Director Lynched by Adoring Fans in Paris

Photos byGéraldine Dormoy

The French have a passion for David Lynch: after winning the Palme d’Or in 1990, the director was also awarded the César for best foreign film twice, and the prestigious Legion d’Honneur in 2007. So, it is hardly surprising that his opening for “Machines, Abstraction and Women” at the Galeries Lafayette, which combine window display and a show at the department store’s gallery, looked more like a moshpit than a civilized gathering of cinema connoisseurs.

At the entrance of the large Hausmanian building, hundreds of fans and journalists—not to mention an impressive number of French actors—gathered in joint hysteria to see the famed director make an appearance. The evening began with a slow tour conducted by Lynch et al., briefly presenting each of the 11 window displays he created. These comprised papier-maché extensions of his elegantly morbid films, the displays from  “Machines, Abstraction and Women”  stay true to the title of the show, combining Tim Burton-esque machineries (with a slight S&M touch) and women (or in some cases, elements of women’s bodies), all of which float in abstract space, complete with stage-lighting and sound effects.

“A vitrine looks like a theatre stage,” the director said, “but also gives the impression of looking into a jewelry box.”

Lynch explained that, as with  most of his work, “Women of Influence” are a driving theme in the displays.  Indeed, in each installation, observers will notice similarities to the great, statuesque female characters of his films. One of the windows- a shot-from-above of two heeled feet and legs in a shimmery 80s dress, about to jump from the top of a building – is a clear reference to Laura Palmer, the murdered prom queen in the Twin Peaks series. Another one, a pale, dark-haired female face with a train sprawling out of the mouth is a reminder of femme fatale Dorothy of Blue Velvet, and her famous fellatio scene. Another window features a miniature, gritty kitchen, with a large balloon resembling a feminine face mechanically attached to a sink, recalling a similarly haunted machine–the Lady in the Radiator in Eraserhead.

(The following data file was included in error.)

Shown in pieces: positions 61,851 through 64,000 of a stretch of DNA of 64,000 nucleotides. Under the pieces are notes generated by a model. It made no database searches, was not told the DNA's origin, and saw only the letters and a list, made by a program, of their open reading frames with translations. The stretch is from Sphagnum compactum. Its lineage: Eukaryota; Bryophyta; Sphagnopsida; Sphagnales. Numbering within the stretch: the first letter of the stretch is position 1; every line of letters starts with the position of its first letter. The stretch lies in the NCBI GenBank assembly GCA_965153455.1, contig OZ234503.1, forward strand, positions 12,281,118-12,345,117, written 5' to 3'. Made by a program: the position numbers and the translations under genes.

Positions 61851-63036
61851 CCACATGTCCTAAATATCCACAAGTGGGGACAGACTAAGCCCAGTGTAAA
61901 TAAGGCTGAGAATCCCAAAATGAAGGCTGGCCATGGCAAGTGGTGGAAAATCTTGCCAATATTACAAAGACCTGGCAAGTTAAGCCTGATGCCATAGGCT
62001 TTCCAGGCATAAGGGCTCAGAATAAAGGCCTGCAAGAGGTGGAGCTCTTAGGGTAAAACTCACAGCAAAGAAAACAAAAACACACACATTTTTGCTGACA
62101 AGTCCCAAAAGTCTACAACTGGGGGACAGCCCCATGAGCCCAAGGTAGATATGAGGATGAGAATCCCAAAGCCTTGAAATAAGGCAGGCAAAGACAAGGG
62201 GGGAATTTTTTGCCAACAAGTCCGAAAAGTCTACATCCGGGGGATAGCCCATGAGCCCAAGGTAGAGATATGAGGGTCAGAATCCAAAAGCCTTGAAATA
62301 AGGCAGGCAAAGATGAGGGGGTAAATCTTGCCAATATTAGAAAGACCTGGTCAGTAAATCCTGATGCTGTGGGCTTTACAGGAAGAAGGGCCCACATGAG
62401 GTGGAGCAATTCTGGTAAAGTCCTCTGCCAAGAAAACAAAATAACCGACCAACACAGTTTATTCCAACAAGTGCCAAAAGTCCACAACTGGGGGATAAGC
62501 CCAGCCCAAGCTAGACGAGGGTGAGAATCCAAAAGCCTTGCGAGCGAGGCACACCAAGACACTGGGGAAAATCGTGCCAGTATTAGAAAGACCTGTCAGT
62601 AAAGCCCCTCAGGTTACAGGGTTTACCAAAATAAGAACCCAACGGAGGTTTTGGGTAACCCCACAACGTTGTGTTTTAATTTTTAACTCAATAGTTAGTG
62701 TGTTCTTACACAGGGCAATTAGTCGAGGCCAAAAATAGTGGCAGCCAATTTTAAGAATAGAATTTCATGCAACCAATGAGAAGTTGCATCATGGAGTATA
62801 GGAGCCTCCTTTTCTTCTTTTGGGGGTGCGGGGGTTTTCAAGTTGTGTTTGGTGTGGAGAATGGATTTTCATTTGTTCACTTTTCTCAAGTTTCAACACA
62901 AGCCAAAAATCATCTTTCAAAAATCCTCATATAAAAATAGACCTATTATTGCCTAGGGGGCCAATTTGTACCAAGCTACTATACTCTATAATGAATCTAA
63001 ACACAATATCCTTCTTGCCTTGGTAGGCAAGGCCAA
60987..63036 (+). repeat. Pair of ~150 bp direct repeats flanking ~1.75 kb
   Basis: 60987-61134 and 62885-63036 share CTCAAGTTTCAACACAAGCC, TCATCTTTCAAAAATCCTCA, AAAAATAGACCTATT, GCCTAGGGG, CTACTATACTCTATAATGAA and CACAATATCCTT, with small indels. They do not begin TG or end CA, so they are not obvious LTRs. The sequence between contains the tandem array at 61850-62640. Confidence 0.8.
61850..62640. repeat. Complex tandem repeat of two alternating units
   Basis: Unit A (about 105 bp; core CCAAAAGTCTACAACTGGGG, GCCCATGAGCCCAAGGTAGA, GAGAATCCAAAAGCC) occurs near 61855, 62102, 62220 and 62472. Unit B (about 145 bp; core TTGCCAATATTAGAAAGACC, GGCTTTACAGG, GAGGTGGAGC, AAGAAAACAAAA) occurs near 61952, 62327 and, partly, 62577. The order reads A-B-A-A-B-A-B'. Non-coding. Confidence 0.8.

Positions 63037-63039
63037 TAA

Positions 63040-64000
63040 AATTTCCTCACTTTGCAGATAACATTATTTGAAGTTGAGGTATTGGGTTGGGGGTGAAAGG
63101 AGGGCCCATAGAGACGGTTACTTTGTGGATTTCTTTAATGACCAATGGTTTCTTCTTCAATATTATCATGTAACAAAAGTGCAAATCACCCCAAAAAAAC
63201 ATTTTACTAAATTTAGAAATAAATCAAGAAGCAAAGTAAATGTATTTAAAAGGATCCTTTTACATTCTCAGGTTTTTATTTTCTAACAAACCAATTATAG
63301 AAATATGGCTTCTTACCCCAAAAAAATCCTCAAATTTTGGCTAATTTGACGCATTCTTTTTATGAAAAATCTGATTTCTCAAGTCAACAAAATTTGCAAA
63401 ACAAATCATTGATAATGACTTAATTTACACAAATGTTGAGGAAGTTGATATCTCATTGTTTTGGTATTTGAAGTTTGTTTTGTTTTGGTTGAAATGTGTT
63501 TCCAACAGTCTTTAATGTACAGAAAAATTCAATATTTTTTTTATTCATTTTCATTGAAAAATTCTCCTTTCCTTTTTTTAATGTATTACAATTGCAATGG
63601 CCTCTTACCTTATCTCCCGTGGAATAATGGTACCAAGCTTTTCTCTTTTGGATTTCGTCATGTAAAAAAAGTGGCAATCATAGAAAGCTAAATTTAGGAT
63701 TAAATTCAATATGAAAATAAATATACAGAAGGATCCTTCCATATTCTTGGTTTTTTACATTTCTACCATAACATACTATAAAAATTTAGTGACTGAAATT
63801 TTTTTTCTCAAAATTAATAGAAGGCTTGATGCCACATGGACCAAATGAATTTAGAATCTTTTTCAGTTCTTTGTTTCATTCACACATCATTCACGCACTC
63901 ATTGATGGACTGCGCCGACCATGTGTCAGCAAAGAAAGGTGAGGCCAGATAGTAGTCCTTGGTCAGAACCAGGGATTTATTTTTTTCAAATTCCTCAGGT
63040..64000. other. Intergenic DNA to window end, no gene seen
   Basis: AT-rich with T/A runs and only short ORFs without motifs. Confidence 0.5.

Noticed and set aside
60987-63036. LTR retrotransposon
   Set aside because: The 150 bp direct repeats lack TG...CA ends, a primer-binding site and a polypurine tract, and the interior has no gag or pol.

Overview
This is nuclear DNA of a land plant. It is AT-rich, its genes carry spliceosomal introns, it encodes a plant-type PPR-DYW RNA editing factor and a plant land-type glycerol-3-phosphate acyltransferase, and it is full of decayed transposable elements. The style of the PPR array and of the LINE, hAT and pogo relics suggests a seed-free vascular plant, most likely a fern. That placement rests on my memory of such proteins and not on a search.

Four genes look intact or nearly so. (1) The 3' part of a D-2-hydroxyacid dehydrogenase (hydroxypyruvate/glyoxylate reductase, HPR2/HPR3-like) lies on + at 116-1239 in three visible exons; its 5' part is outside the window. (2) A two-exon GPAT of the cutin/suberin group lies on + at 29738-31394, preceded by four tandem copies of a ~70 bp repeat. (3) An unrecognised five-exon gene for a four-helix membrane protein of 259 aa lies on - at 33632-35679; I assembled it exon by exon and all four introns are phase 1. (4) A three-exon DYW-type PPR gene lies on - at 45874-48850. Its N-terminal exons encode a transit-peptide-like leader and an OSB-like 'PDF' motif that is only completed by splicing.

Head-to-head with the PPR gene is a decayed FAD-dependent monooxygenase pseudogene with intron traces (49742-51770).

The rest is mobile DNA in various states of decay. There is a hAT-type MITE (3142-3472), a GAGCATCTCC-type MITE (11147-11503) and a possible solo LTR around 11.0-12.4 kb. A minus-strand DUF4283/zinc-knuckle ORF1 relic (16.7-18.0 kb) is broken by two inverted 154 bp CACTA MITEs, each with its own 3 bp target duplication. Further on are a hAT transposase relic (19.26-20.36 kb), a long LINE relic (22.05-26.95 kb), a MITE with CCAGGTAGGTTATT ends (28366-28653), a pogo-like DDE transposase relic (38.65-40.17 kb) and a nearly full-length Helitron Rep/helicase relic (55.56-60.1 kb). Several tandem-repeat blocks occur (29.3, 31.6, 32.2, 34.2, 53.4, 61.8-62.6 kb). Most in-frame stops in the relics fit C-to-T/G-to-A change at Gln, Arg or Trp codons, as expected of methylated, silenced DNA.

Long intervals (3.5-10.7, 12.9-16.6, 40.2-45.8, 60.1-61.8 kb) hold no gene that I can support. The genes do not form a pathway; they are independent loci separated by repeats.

The cortege then proceeded to La Galerie des Galeries, the department store’s exhibition space. There, “I See Myself” consisted of 60 lithographs, of semi-abstract, eerie comic strip-like illustrations. With titles such like “Two Figures in Bed,” or “Arm of Sores,” the black and white series are marked by the artist’s dark, caustic touch.

Inside the gallery, a specially-installed screening room shows a selection of Lynch’s early short films: unlike his recent movies, which are mainly focused on the depiction of Americana, these present a nightmarish, childhood imagery. There is no limit to which medium befits one’s imagination, Lynch explained, “You could be working on a lithograph and something could trigger an idea for a film and vice-versa. But, he said, “I definitely plan on going back to film.”

Machines, Abstraction and Women is open through October 3. Galeries-Lafayette is locates at 40, Boulevard Haussmann, Paris.